Care for a scare this Halloween but don’t believe in ghosts? Some places around Utica have histories strange enough to satisfy even the most skeptical thrill seeker’s appetite.
And while you may believe that “paranormal” activity is just plain old paranoia, visiting these three local haunts may convince you otherwise.
The Oneida Community Mansion House
If you’ve used silverware, chances are you’ve already been touched by this first haunt.
The Oneida Community Mansion House is a 93,000 square-foot structure set among picturesque gardens and ancient hardwoods. Located on Kenwood Avenue in Sherrill, the well-maintained building is dotted with chimneys and gabled windows.
Constructed in 1848, the mansion was home to The Oneida Community, a group that defied convention and at its peak had over 300 members.
Founded by a Yale law school student turned minister named John Humphrey Noyes, the community practiced Perfectionism, a form of proto-socialism which involved sharing all physical possessions to obtain ‘perfection’ in life.
Here’s where things start to get weird.
The Oneida Community practiced communal or ‘complex’ marriage. Consensual sex with different partners in the community was strongly embraced. Noyes is even credited with coining the term “free love.”
In an effort to breed spiritually superior offspring, the community adopted a formal system to select optimum partners for childbearing. Overseen by a committee, deliberations on the matter took place in a grand hall which looked similar to a courtroom.
Noyes called the experiment “stirpiculture,” which fits the Oxford Dictionary definition of the taboo practice of eugenics, or “improving a human population by controlled breeding to increase the occurrence of desirable heritable characteristics.”
The experiment lasted for ten years and produced 58 offspring.
Like many others in the 19th century, The Oneida Community took interest in Spiritualism and held seances in the mansion’s attic in an attempt to communicate with the dead.
Their eugenics experiments and dabbling in the occult were unrelated, though, according to Tim McLean, who is a historian and tour guide for the Oneida Mansion House.
Noyes believed the community was already ‘spiritually advanced’ and didn’t need to receive messages from the dead, although Noyes himself claimed to be a medium and in touch with the likes of St. Paul.
As a result, by the end of the 1870s the community had earned an odd reputation and made powerful enemies in the area.
Coming under pressure to conform to traditional marriage and increasingly the target of harassment by local clergymen, Noyes fled the United States in 1879 fearing statutory rape charges. He never returned.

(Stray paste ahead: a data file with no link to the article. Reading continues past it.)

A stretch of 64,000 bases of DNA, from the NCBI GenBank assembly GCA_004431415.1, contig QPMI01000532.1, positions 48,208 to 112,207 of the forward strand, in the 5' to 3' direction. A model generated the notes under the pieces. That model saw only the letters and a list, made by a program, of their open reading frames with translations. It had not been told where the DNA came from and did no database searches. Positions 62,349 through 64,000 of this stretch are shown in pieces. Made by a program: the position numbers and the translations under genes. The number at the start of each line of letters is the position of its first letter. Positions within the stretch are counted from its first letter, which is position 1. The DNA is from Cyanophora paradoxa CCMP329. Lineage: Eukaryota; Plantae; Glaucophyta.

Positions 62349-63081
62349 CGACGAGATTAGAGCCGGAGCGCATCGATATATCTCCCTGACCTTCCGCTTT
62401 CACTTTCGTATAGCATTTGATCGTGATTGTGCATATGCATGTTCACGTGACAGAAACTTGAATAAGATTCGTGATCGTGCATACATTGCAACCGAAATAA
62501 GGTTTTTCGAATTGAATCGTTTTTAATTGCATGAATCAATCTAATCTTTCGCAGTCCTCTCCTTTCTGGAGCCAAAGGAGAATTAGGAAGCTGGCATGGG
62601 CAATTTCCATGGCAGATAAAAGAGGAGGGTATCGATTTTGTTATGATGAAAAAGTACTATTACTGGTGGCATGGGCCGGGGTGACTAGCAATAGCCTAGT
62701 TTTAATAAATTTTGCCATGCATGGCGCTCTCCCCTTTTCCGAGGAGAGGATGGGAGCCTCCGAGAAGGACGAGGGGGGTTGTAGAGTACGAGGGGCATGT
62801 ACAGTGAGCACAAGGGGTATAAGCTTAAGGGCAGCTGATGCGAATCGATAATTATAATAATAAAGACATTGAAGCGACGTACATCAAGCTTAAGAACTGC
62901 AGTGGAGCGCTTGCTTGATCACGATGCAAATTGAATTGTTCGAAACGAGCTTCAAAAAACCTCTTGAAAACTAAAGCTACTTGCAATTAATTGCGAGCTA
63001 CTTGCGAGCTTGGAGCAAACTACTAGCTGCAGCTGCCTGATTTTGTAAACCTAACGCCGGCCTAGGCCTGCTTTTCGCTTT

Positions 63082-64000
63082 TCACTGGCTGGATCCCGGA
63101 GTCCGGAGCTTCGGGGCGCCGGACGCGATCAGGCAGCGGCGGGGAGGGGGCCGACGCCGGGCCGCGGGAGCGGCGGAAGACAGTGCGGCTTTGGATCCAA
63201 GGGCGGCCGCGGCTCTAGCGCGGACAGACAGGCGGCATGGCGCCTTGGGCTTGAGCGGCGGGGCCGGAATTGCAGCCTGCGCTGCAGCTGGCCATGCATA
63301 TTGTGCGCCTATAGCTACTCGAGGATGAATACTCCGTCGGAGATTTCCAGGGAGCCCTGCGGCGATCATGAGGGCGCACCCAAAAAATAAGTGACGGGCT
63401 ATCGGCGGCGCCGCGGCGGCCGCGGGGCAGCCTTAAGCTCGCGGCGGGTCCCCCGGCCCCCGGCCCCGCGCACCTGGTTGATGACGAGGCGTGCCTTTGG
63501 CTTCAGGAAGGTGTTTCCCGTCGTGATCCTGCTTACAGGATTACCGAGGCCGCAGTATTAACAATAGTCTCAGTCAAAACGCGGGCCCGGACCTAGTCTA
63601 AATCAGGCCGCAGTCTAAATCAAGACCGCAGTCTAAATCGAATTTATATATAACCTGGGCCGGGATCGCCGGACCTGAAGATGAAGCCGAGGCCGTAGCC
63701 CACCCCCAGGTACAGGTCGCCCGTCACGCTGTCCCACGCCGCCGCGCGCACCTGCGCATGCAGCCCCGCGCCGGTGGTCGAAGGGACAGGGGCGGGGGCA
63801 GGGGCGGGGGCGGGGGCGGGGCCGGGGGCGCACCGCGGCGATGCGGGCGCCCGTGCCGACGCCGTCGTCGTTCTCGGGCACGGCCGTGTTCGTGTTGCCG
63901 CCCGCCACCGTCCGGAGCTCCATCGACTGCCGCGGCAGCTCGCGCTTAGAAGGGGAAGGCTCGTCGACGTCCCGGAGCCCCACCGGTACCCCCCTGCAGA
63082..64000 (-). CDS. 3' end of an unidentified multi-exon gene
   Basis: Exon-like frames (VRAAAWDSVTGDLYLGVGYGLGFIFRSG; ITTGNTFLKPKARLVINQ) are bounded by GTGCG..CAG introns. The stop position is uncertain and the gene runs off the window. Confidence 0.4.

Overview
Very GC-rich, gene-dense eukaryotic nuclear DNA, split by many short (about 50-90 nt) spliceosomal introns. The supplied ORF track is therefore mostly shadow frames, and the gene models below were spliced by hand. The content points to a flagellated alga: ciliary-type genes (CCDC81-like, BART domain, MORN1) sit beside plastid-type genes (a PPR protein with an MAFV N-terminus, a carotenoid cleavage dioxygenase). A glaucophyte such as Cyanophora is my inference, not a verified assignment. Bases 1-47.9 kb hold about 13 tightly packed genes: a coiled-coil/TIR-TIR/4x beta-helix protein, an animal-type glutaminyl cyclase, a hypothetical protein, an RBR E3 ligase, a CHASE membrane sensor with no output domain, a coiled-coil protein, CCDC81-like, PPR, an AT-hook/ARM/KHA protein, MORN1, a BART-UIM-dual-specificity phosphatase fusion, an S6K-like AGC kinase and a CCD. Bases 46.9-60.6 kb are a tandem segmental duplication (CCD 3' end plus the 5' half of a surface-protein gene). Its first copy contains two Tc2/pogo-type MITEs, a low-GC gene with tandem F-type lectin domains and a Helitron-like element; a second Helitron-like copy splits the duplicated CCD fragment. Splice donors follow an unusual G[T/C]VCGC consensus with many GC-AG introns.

After Noyes’ departure the community partially disbanded, stopped practicing complex marriage and formed the manufacturing company Oneida Limited, which became world-renowned for its silverware.
The mansion house remained occupied by former community members and their descendants. Seances were still held until the fad dwindled in the early 20th century.
In the 1930s a heartbroken young man named Eric Kinsley hung himself off the stairwell to the basement.
Will Gayner of Camp Hill, Pennsylvania is a relative of Kinsley on his mother’s side and is Noyes’ great-great-great grandson.
“He was only 16 years old when he hung himself at the bottom of the basement stairs,” Kinsley said. “The reason he did this was because he had bought a ring for his girlfriend and she ended up returning it and breaking up with him.”
Some claim to feel as if they are short of breath and tight-chested as they descend the stairway into the mansion’s basement. Others have had camera equipment malfunction while traversing the mansion’s labyrinthine depths.
While Gayner has not experienced any hauntings first-hand, he thinks that the entire mansion is haunted. “From what I have heard, it can occur on all floors,” he said.
Now a historical landmark and museum, The Oneida Community Mansion House is open for tours and hosts rotating exhibitions and you can even book a room for an overnight stay for what Beth Quinn Barnard of The New York Times describes as “surely one of the most unusual bed-and-breakfasts in the world.”
Hopefully the spirits of the former free-loving residents don’t keep you awake at night.
Turning our attention north, our next haunt looms on the horizon as you exit the Mohawk Valley. Starr Hill is a dagger of forested land protruding upward along Route 12. It separates the quiet country village of Remsen and the neighboring town of Steuben.
All is not quiet on Starr Hill, though. Locals are quick to tell of the area’s odd history which includes tales of witchcraft, murder and perhaps even some lingering spirits.